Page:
Enjoy a prosperous 2020!

 

Phillip Stephan is an Associate Attorney at Neil, Dymott, Frank, McCabe & Hudson, APLC, and he wrote this for San Diego Lawyers Club’s Bench Bar Committee.

 

 

 

Tags:  advocacy  bench bar  briefs  judge  judicial engagement  oral argument  reliability  respect 

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You Can’t Make People Be Nice – But You Can Ask Them to Be Accountable: The Workplace Equity & Civility Initiative

Posted By Guest blogger Jen Rubin, Tuesday, September 17, 2019
Updated: Tuesday, September 17, 2019

We cannot make people be nice, but we can certainly ask people to be accountable for trying to do better. If we make that commitment, we will make our workplaces better. These are the principles underlying the San Diego Lawyers Club Workplace Equity & Civility Initiative (“WE & CI”).


It occurred to me, early on in the WE & CI’s development, that we were simply asking employees and employers to follow the law. But naturally, it is more than that. The WE & CI is
an important step in rejecting the alarming but growing trend of normalizing bad behavior. The WE & CI provides a path to state, in positive and affirmative terms, that we will try to do better and hold ourselves and all employers accountable for our collective efforts to make our workplaces better.


The WE & CI has two simple components: First, pledge to do one’s best as an employer (and as an employee) to commit to better behavior in the workplace by adopting and enforcing certain policies that will naturally result in a more equitable workplace. The adoption of the WE & CI Commitment is an easy first step in this process. Second, commit to having at least half of an employer’s workforce attend National Conflict Resolution Center-developed training that promotes learning about civility in the workplace.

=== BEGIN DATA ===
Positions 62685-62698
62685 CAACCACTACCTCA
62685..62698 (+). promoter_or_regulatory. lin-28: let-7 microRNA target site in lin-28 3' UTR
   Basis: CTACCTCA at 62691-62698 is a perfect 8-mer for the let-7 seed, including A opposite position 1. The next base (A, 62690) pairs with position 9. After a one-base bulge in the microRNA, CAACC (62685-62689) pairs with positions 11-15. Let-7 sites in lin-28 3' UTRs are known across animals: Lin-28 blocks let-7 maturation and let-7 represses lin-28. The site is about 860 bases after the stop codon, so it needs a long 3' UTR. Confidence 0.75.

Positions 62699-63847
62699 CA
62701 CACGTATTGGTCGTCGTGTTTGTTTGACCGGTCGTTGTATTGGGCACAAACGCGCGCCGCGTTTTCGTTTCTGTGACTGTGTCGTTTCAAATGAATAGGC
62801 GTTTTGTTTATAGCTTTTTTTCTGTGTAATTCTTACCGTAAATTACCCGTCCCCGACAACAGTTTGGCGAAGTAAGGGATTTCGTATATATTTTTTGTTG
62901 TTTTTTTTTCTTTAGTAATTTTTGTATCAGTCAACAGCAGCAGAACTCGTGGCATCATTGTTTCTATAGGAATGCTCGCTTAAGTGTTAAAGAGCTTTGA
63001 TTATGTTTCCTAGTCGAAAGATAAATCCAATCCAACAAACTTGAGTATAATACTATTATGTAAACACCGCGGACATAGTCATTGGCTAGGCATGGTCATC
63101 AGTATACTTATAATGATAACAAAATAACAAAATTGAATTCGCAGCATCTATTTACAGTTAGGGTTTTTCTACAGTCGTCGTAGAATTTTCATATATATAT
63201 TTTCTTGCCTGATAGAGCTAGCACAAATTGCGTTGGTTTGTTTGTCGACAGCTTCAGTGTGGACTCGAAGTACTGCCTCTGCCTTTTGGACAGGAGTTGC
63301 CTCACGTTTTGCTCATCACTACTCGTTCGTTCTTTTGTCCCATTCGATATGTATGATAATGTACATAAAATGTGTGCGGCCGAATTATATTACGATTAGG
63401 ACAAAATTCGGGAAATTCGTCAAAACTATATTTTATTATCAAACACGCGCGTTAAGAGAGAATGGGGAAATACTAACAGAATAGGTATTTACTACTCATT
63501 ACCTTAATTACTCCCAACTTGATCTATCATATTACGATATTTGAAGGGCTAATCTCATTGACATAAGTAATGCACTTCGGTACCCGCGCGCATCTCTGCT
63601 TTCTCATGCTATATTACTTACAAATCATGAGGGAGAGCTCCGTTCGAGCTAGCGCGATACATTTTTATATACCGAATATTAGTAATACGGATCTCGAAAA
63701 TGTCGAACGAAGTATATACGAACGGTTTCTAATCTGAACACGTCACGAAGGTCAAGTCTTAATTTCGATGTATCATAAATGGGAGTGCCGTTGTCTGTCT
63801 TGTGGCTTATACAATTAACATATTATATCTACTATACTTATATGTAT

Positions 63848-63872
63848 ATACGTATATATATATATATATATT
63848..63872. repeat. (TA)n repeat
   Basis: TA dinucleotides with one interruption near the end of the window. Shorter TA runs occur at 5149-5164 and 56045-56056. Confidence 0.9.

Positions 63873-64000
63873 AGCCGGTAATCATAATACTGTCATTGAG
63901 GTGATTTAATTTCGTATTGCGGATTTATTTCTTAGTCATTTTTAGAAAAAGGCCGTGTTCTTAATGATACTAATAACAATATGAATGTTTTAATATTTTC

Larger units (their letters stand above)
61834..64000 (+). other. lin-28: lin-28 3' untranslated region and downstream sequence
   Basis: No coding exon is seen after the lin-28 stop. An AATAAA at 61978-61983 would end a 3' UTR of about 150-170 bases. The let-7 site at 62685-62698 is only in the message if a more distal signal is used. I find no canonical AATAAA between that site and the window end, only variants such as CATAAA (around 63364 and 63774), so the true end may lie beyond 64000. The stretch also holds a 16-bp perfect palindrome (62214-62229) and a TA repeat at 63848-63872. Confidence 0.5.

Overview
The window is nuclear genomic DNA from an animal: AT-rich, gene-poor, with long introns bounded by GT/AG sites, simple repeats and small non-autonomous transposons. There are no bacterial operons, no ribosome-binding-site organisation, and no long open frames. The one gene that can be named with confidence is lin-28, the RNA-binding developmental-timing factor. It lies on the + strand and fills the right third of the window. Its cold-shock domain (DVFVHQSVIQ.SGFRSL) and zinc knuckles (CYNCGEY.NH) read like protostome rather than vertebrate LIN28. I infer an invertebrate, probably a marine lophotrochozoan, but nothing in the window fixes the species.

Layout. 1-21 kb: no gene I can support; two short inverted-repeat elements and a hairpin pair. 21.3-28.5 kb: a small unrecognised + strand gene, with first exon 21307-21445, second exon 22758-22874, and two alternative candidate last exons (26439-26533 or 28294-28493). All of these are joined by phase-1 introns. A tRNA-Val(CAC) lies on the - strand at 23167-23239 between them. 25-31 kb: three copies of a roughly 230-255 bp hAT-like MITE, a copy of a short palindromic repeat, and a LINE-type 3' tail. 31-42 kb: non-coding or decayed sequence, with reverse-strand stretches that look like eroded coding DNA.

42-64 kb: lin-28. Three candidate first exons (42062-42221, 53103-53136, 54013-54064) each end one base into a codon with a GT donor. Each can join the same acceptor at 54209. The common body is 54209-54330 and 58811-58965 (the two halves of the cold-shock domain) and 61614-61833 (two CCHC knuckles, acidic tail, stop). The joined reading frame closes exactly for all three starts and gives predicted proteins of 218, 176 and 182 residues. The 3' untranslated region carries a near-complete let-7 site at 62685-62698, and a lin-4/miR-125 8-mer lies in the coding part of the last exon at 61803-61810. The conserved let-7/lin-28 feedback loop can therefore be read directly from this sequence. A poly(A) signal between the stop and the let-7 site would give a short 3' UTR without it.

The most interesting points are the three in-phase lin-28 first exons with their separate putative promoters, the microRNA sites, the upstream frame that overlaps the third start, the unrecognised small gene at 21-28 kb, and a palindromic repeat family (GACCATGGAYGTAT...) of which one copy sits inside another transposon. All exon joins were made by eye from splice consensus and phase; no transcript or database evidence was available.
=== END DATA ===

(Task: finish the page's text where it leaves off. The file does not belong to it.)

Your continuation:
As an employment lawyer, I am frequently asked to advise clients about the legal implications of bad behavior in the workplace. The concept of “bad behavior” in the bullying, boorish and ill-mannered sense generally carries no legal consequences because “actionable” bad behavior must be grounded in a legal violation. In other words, a nasty supervisor who equally bullies people without regard to gender, race, sexual orientation or any other protected category, does not necessarily create legal risk for the employer. (Though, frequently they do create risk because of the natural insensitivity that accompanies those behaviors.) Bad behavior clearly impacts morale and productivity, but being a jerk does not always carry legal implications.


With that said, state and federal law unambiguously prohibit workplace discrimination (of which sexual harassment is only a subset). Here in California, beginning in 2020, employers of at least five or more employees must provide training – including anti-bullying training –to supervisors and non-supervisory employees. This robust training mandate does not create additional legal liability for engaging in offensive behavior nor does it insulate an employer from liability for such behavior.


We hope that accountability, together with formal group introspection and education, will lead to changes that elude legislation. Peer pressure motivates people to change their behavior. If business leaders set an example and make it clear that they will hold themselves and their employees accountable, then real change will transpire. It is our aim to promote full participation in the WE & CI from our regional employers with the  natural outcome of a civil, productive workplace. That workplace will lead to natural equity without legislation. Or, as we might say, a nicer workplace.

 


Jen Rubin is an employment partner with Mintz, and co-Chairs the San Diego Lawyers Club Workplace Equity & Civility Initiative with immediate past president of Lawyers Club Danna Cotman.

 

 

 

Tags:  bullying  civility  discrimination  employment law  equity  harassment  National Conflict Resolution Center  NCRC  respect  risk  training  Workplace Equity & Civility Initiative